Preparing to be a human subjects researcher

At UVA, we value highly the contributions that human subjects make to research and it is important that UVA researcher continue to act in good faith with their human subject participants. Preparing to be a human subjects researcher is more than just writing a protocol for our board to review (though that is an important component as well). As you prepare to work with human subject participants, it’s important that you understand what is a human subjects research study; even though you may be gathering information from people, your project either may not rise to the level of “research” or your interaction with individuals may not qualify them as “human subject participants.” In addition, there are two IRBs at UVA; while we work in concert with each other, our submission processes are separate so before you start filling out the wrong form, make sure you’ve landed at the right IRB.

If you are a graduate or undergraduate student, we recommend that you consider going through any review process required by your department, such review by thesis and dissertation committees. Some studies that involve specific populations such as UVA medical students may require additional review as well. The Board wants to see projects that are in their final stage with all changes from other committees already implemented. In addition, you will be required to have a UVA faculty sponsor’s signature in order to submit, which verifies that your faculty sponsor approves of the materials you submitted. For more information, please see Student Researchers.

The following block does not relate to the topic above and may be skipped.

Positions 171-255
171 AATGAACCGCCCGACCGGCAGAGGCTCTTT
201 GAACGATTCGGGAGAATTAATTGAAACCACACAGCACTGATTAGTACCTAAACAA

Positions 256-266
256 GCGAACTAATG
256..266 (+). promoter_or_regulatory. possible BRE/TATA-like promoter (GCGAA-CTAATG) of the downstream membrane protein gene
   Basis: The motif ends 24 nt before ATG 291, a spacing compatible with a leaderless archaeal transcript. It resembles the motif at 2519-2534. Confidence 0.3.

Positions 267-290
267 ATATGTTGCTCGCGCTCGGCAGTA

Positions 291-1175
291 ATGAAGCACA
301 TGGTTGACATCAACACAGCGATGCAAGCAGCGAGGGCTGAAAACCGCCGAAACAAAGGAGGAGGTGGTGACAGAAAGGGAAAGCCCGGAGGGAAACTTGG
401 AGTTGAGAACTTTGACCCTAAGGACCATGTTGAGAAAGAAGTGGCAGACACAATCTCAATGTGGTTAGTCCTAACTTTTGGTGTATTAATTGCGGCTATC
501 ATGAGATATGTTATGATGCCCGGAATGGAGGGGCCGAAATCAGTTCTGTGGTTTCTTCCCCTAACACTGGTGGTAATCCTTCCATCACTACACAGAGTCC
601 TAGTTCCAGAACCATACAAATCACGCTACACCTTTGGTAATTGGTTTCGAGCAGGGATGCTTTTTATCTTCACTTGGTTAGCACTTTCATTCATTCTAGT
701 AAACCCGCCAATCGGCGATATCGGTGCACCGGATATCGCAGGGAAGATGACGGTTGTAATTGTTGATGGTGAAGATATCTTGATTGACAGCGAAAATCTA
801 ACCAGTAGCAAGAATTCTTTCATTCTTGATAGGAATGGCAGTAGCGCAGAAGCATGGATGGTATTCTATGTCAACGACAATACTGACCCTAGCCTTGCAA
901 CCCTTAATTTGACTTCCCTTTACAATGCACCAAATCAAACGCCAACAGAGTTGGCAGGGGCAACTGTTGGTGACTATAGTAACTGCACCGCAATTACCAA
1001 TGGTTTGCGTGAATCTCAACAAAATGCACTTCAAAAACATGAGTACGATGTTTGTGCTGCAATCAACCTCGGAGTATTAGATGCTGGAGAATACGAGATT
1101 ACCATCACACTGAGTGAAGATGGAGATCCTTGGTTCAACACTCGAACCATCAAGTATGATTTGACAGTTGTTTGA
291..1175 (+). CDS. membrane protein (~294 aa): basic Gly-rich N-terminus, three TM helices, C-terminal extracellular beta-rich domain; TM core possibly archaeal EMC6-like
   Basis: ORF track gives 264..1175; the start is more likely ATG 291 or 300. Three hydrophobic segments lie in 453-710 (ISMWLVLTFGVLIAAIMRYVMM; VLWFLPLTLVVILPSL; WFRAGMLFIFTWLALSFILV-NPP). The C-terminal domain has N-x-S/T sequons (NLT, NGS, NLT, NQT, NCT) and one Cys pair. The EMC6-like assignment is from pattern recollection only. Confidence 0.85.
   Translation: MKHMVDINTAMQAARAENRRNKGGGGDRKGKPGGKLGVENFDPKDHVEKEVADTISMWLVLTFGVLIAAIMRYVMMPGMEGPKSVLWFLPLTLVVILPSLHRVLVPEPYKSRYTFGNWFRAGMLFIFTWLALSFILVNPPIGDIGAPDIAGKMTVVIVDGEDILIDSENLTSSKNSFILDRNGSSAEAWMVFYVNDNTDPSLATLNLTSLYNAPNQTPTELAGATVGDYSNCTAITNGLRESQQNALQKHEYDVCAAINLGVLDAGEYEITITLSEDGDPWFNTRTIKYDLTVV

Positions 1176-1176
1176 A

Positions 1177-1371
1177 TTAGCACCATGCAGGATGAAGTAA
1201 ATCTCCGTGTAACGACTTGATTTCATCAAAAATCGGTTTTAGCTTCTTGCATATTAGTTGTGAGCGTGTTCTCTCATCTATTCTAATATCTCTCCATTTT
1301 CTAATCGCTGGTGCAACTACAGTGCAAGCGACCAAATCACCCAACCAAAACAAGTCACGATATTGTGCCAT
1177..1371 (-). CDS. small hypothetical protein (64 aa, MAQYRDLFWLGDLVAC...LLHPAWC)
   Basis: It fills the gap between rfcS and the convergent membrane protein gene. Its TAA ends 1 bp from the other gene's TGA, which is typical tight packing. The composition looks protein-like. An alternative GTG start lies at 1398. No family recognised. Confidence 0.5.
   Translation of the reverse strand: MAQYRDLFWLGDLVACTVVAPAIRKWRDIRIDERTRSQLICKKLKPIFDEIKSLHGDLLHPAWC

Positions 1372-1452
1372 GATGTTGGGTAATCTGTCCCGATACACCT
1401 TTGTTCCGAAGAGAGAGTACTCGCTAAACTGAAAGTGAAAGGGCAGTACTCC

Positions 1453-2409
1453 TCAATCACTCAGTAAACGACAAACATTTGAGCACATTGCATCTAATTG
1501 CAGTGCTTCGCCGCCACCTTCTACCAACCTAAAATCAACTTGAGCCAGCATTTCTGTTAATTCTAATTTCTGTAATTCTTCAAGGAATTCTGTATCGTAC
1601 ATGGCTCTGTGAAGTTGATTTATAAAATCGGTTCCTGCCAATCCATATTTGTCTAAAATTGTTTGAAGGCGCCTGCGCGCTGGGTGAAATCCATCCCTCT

Ready to move on? Make sure that you understand our review processes and some of the vocabulary that you will encounter with your review. For many studies, the difference between an expedited review and a full board review is the manner in which data are collected, and making a few modifications to your data collection processes can save you time and offer additional protection to your participants.

Take a moment to educate yourself regarding some of the more nuanced issues possibly related to your study in the Researcher's Guide. We regularly offer in-person education sessions and if you have specific questions or concerns, don’t hesitate to contact our office directly so that we can help you.  

Finally, before you can submit a protocol for IRB approval, you and everyone else listed on the protocol need human subjects research training which we provide through CITI. When you submit the protocol, you will sign the “Investigator Agreement” which describes responsibilities as a human subjects researcher; following the above recommendations will prepare you for this responsibility but it is important that you continue to maintain your protocol and conduct the study as it is described.